Last week I wrote about the Samaritans report: Dying from inequality: socioeconomic disadvantage and suicidal behaviour, which strongly links socioeconomic disadvantage and inequality with psychological distress and suicidal behaviours. The report reiterates that countries with higher levels of per capita spending on active labour market programmes, and which have more generous unemployment benefits, experience lower recession-related rises in suicides.

Research has consistently found that in countries with a generous social safety net, poor employment (low pay, poor conditions, job insecurity short-term contracts), rather than unemployment, has the biggest detrimental impact on mental health. This is particularly true of neoliberal states with minimal and means tested welfare regimes. It seems health and wellbeing are contingent on the degree to which individuals, or families, can uphold a socially acceptable standard of living independently of market participation, and on the kind of social stratification  (socioeconomic hierarchies indicating levels of inequality) is fostered by social policies.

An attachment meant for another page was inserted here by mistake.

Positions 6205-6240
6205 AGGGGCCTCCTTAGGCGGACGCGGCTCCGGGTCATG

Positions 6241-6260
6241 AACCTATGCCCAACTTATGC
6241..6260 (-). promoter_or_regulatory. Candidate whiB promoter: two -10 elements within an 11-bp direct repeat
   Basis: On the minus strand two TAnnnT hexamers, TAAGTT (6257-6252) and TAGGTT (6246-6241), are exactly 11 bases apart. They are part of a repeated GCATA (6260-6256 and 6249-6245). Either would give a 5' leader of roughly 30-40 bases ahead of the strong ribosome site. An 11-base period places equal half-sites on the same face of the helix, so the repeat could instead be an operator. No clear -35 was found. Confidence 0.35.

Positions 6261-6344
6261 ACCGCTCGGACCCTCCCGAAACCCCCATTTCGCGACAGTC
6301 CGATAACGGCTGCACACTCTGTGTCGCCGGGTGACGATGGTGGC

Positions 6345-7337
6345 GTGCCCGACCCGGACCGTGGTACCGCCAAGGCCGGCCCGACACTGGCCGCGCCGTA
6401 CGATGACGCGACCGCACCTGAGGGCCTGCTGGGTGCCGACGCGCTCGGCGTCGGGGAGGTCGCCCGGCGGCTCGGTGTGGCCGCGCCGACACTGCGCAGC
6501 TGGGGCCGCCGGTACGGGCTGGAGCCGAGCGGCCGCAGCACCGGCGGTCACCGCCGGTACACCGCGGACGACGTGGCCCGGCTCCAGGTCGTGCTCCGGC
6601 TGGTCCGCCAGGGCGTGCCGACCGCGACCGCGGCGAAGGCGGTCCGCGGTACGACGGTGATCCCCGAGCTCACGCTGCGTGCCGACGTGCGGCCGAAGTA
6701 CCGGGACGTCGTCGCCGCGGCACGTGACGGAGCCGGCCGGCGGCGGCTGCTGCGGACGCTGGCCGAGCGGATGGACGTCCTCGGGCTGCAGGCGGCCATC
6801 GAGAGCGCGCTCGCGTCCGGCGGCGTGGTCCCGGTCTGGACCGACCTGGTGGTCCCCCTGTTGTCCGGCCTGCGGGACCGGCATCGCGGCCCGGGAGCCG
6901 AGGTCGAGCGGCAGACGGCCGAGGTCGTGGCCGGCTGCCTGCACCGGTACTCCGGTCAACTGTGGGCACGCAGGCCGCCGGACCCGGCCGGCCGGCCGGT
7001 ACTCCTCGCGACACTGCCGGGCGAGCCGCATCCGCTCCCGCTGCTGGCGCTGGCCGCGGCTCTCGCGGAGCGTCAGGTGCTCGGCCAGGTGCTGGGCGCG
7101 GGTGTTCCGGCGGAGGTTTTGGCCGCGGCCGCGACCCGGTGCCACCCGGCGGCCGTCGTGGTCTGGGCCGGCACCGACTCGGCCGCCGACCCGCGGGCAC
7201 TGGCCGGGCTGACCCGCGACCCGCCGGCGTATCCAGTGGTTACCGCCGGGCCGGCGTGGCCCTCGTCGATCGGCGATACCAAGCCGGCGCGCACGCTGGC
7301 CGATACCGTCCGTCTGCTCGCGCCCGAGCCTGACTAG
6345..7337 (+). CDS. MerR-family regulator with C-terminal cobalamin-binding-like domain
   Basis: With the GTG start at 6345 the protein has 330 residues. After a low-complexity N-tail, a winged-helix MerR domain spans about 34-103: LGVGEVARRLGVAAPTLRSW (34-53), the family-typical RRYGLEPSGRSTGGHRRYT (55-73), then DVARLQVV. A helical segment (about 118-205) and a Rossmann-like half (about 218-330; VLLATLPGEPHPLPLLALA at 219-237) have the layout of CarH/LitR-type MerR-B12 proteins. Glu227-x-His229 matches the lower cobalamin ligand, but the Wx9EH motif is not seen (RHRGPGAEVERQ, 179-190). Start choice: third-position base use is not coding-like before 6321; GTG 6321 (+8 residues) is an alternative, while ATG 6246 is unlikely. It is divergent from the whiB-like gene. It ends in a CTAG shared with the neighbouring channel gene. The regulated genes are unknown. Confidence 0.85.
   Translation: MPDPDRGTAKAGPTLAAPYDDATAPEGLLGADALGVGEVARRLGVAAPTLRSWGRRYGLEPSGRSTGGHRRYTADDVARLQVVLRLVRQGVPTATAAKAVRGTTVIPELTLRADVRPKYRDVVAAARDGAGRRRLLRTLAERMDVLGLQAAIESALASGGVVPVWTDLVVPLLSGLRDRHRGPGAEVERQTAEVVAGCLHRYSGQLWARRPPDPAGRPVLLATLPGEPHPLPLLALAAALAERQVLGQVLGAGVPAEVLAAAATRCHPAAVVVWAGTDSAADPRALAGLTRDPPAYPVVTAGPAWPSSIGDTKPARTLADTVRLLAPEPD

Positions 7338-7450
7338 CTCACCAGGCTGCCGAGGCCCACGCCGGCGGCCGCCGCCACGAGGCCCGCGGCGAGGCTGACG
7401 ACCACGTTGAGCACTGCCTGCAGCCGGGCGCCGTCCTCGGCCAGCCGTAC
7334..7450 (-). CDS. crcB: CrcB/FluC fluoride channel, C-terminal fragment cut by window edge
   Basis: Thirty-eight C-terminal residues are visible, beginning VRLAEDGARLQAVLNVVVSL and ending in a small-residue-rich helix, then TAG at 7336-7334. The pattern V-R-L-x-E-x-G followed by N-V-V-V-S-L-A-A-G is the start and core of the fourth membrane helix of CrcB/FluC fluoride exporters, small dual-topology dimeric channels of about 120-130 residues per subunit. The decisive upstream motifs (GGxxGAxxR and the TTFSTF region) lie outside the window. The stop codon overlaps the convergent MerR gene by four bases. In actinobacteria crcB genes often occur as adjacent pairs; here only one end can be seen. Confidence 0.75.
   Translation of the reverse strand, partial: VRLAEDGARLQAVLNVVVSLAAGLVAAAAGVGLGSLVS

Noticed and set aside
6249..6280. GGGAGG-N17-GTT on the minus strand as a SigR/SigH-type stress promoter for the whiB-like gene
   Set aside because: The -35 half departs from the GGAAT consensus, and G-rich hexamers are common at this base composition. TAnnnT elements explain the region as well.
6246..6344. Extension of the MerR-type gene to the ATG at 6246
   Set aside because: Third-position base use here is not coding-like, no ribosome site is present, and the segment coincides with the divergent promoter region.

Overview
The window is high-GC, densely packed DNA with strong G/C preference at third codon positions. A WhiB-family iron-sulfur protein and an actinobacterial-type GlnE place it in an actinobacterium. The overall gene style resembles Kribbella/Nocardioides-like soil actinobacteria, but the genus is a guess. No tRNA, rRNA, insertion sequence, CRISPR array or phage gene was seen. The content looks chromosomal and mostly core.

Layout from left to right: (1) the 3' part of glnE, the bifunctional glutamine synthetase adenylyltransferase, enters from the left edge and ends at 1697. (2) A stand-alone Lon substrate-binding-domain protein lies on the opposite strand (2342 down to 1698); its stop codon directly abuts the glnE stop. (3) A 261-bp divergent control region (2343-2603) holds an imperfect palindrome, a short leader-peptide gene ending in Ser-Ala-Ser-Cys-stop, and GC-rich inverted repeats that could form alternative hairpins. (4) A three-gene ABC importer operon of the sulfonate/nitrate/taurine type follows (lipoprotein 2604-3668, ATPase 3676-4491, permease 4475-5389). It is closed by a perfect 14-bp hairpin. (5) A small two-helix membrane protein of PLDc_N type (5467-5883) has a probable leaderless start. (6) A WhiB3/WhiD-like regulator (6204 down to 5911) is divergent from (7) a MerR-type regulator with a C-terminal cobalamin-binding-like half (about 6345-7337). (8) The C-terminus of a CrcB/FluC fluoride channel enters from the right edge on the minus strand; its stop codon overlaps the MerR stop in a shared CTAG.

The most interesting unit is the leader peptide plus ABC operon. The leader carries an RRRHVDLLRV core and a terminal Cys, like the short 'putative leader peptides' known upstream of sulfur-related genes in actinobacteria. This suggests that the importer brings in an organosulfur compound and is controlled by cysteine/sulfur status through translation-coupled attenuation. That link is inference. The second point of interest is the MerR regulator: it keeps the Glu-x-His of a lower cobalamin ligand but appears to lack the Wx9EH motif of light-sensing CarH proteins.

Furthermore, despite the government’s rhetoric on welfare “dependency”, and the alleged need for removing the “perverse incentives” from the social security system by imposing a harsh conditionality framework and a compliance regime – using punitive sanctions – and work capability assessments designed to preclude eligibility to disability benefits, research shows that generous social security regimes make people more likely to want to work, not less.